A hiatal hernia occurs when a portion of the stomach protrudes into the chest through an opening in the diaphragm, a muscular barrier that separates the abdominal cavity from the chest cavity. Hiatal hernias become more likely as we age. Symptoms of this condition can include heartburn, chest pain, indigestion, and difficulty swallowing, making it one of the most common types of hernias. The opening in the diaphragm, known as the esophageal hiatus, is the cause of hiatal hernia.
A hiatal hernia is characterized by the upper part of the stomach pushing up into the chest through an opening in the diaphragm. This condition can strain an existing weak spot in the diaphragm, called the esophageal hiatus, which may expand over time, especially during periods of stress.
There are two main types of hiatal hernias: sliding hiatal hernias and paraesophageal hiatal hernias. Sliding hiatal hernia, or type 1, is the most common type, where the part of the esophagus connecting to the stomach periodically slides upward through the expanding opening. Paraesophageal hiatal hernias, on the other hand, involve the upper part of the stomach pushing up next to the esophagus, creating a bulge.
Hiatal hernia can lead to symptoms like heartburn, chest pain, burping, sore throat, and indigestion. Some individuals with hiatal hernia may not experience any symptoms, but when they do occur, they might include:
- Burning sensation in the chest after eating
- Indigestion and bloating
- Belching and vomiting
- Stomach acid flowing back into the esophagus
- Difficulty swallowing or a feeling of a lump in the throat when swallowing
- Sore throat and hoarseness due to irritation from stomach acid
- Bad breath
- Digestive problems
- Shortness of breath due to the hernia pressing on the lungs
Hiatal hernia can be caused by factors such as aging, obesity, genetic predisposition, smoking, an unhealthy diet, and muscle weakening. Pregnancy, birth defects, and heavy lifting are also potential causes. Chronic coughing or sneezing, constipation, severe obesity, frequent vomiting, intense exercise or heavy lifting, and pregnancy and childbirth are among the common triggers of hiatal hernia.
Chronic acid reflux is one of the primary issues associated with hiatal hernia. Severe chronic acid reflux can result in damage to the esophagus when medications alone are insufficient. Complications of chronic acid reflux may include:
- Reflux esophagitis: Acid in the esophagus can cause inflammation, leading to chronic pain, swallowing difficulties, ulcers, and bleeding.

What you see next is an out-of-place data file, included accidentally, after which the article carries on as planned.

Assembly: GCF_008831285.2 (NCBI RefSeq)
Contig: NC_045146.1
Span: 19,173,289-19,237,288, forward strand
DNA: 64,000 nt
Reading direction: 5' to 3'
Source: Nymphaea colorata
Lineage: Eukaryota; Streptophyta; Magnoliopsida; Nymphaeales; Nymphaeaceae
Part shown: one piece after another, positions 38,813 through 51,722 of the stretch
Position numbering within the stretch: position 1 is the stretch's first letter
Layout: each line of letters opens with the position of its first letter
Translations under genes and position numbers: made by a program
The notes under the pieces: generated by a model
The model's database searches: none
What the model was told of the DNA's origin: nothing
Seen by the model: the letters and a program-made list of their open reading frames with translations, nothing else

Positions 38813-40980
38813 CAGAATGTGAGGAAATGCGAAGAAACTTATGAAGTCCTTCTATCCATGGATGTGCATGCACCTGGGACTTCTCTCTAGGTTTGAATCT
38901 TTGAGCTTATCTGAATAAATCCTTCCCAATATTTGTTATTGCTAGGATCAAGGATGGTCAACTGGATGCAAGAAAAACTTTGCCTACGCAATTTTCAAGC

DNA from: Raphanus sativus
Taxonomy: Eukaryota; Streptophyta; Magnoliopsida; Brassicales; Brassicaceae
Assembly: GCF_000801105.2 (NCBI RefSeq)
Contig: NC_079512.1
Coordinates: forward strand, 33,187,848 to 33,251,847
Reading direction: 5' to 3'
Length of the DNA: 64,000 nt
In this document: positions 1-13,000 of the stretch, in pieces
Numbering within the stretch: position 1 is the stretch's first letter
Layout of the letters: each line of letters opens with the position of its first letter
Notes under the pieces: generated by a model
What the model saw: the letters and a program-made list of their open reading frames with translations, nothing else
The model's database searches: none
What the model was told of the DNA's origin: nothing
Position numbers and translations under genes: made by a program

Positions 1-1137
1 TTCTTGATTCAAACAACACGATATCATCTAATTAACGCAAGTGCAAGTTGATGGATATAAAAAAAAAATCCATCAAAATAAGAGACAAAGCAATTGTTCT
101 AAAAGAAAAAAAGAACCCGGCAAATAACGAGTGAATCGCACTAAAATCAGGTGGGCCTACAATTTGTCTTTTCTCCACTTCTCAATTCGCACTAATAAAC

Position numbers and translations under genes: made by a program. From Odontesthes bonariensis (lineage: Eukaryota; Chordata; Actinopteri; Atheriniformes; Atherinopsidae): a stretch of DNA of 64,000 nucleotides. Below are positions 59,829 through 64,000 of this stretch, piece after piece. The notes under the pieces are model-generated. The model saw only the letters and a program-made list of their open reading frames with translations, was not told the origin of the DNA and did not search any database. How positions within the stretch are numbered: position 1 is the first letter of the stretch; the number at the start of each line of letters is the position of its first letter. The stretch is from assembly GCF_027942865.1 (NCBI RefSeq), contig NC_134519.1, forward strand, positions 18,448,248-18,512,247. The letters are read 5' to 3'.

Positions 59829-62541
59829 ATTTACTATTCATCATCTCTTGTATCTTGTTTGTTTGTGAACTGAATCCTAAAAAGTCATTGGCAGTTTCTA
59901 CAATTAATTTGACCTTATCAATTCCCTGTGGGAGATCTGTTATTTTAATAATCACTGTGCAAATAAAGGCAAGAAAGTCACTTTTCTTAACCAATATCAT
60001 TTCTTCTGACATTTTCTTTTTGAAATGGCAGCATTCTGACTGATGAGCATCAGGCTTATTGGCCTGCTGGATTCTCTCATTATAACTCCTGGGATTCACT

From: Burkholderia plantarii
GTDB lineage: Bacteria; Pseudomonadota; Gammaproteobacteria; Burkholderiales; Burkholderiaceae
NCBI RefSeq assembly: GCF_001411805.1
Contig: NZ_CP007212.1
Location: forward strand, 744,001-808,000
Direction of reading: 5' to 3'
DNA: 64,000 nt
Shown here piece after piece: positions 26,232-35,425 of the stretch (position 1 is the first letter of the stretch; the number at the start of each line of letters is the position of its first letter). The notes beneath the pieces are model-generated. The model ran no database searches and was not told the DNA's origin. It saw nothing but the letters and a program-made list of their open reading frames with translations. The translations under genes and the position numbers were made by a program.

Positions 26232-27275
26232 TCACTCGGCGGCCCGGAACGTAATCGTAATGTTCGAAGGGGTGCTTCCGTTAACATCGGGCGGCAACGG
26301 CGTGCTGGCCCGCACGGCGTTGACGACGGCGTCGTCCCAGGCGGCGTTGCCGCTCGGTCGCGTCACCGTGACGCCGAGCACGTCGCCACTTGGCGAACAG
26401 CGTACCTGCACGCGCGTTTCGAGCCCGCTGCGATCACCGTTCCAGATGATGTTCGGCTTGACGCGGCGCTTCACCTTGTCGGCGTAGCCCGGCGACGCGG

- Esophageal stenosis: Chronic inflammation can harm esophageal tissues and weaken the swallowing muscles.
- Gastritis: Acid trapped in the herniated part of the stomach can lead to inflammation, stomach ulcers, and bleeding.
- Ischemia: When the hernia compresses surrounding tissues, it can restrict blood flow, causing inflammation and pain in the affected organ.
A doctor can diagnose hiatal hernia through a physical examination and by examining images of the esophagus and stomach. In some cases, symptoms of acid reflux can indicate hiatal hernia. Diagnostic tests for hiatal hernia may include:
- Chest X-ray
- Esophagram: This test captures real-time videos of the esophagus while swallowing.
- Endoscopy: A small camera at the end of a long tube is used to examine the esophagus and stomach.
- Esophageal manometry: This test measures muscle pressure in the esophagus using a catheter.
The treatment of hiatal hernia is determined by the specialist doctor, who considers the structure of the hernia, the extent of reflux, and the patient's symptoms. If the hiatal hernia is not causing discomfort, treatment may not be necessary, but regular follow-ups are recommended because it can expand over time. Treatments may include:
- Medications to reduce stomach acid, which can alleviate symptoms but don't stop acid reflux entirely.
- Surgery may be an option for some individuals. It may be recommended if medications do not effectively control symptoms, leading to complications that impact the quality of life.
- What can help with hiatal hernia at home?
Lifestyle changes can help alleviate symptoms of hiatal hernia. These include consuming smaller meals, avoiding fatty foods that trigger stomach acid, eating dinner earlier, sleeping with the head elevated and on the left side to prevent reflux, and quitting smoking.
- Where is the pain from hiatal hernia typically felt?
Hiatal hernia pain often occurs behind the breastbone and can result in a burning sensation in the stomach, acid reflux, and throat discomfort.
- What is a giant hiatal hernia?
A giant hiatal hernia is one in which at least one-third of the stomach enters the chest cavity rather than remaining in its proper location.
- Is a giant hiatal hernia fatal?
Giant hiatal hernia itself is not fatal, but it can lead to serious problems. Ulcers within the herniated part of the stomach can cause significant bleeding or perforation. One study found that patients with untreated giant hiatal hernias had a fourfold increased risk of death compared to those who underwent surgical correction.
- What is a rupture of a giant hiatal hernia?
A rupture of a giant hiatal hernia is popularly referred to as the rupture of an ulcer within the hernia. This is a serious condition, as ulcers can perforate, allowing stomach contents to spill into the chest cavity, requiring urgent medical intervention.